An Armenian dualist sect that apparently arose in the 7th century in reaction against hierarchical church organization. The name is first mentioned in the works of the Armenian Catholicos john of otzun and at the Synod of Dwin (719), but its origin is obscure. It comes from Paul; but it is not clear whether this is Paul, the son of the legendary Manichaean woman Kallinike—who sent her sons John and Paul to Armenia to spread the heresy and who is falsely identified with the followers of the 3rd-century heretic paul of samosata—or St. paul, whom they held in high honor.
The Paulicians distinguished between the good God, the creator of souls and ruler of heaven, and the evil God, the ruler of the material universe. They rejected the Old Testament and parts of the New Testament, Baptism, the Eucharist, marriage, hierarchy, and cult, especially of the cross and pictures. They denied the reality of Christ's body and His Redemption and considered His teaching His most important work. The organization consisted of "apostles" and "prophets" who established the sect diversely, taking the names of disciples of St. Paul.
The first Paulician community was founded at Kibossa, near Colonia in Armenia, by Constantine of Mananali during the reign of the Emperor Constans II (641–668). Apostles who followed were Symeon or Titus, the Armenian Paul, his son Gegnesius or Timothy, Joseph or Epaphroditus, Zachary, Baanes, and Sergius or Tychicus. They founded congregations in Armenia and Pontus and gave them names of Pauline churches. A reformation within the sect itself resulted in division of the party into Sergites (the reformed sect) and Baanites (the old sect). Through his new schism Sergius strengthened the Paulicians, spreading the sect and concurrently fighting the Baanites.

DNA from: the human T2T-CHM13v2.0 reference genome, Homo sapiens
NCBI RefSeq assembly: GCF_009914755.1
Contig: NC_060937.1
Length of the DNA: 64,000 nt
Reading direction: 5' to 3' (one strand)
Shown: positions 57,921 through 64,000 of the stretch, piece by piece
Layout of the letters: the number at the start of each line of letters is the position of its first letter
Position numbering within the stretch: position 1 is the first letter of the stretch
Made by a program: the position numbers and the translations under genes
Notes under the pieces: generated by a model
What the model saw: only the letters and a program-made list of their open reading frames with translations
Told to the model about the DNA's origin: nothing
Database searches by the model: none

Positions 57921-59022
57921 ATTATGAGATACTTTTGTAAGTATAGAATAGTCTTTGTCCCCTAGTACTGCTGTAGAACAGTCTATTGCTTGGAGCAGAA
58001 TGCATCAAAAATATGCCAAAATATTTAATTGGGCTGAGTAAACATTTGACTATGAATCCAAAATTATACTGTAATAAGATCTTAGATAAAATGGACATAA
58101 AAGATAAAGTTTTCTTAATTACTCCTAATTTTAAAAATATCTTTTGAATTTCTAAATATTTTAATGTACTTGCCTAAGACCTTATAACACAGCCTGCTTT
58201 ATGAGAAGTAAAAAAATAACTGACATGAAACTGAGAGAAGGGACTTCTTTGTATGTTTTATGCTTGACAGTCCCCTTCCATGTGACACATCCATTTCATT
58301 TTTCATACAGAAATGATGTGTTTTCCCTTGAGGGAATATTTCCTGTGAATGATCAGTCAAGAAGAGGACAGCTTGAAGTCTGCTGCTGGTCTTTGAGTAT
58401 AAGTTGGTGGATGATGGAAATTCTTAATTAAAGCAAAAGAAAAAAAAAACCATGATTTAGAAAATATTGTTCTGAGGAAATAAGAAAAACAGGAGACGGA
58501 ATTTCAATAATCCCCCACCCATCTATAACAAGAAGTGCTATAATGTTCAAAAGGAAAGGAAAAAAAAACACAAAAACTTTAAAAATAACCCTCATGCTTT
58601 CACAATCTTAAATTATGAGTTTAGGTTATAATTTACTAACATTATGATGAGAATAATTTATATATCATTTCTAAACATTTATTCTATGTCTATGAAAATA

Persecutions during the first half of the 9th century drove the Paulicians into alliance with the Saracen emir of Melitene, who joined them in their fight against the Byzantine emperor. Under the former Byzantine officer Karbeas (d. 863), and Chrysocheir (d. 872), they oppressed the whole of Anatolia until 872, when Tephrik, their headquarters, and other fortifications were destroyed.
The heretics continued to live throughout the empire, and groups that had been deported to Thrace founded a new military headquarters at Philippopolis from whence they terrorized their neighbors throughout the 9th and 10th centuries. The Emperor alexius i comnenus put an end to the heresy when in residence at Philippopolis. Yet traces of it were left: in Bulgaria the bogomil sect, which spread to the West in the form of Manichaean heresies, lasted through the Middle Ages; and in Armenia there were derivative sects.
Bibliography: r. janin, Dictionnaire de théologie catholique, ed. a. vacant et al. (Paris 1903–50) 12.1:56–62. h. g. j. beck, Lexikon für Theologie und Kirche, ed. j. hofer and k. rahner (Freiburg 1957–65) 8:205–206. f. l. cross, The Oxford Dictionary of the Christian Church (London 1957) 1035.
[e. d. carter]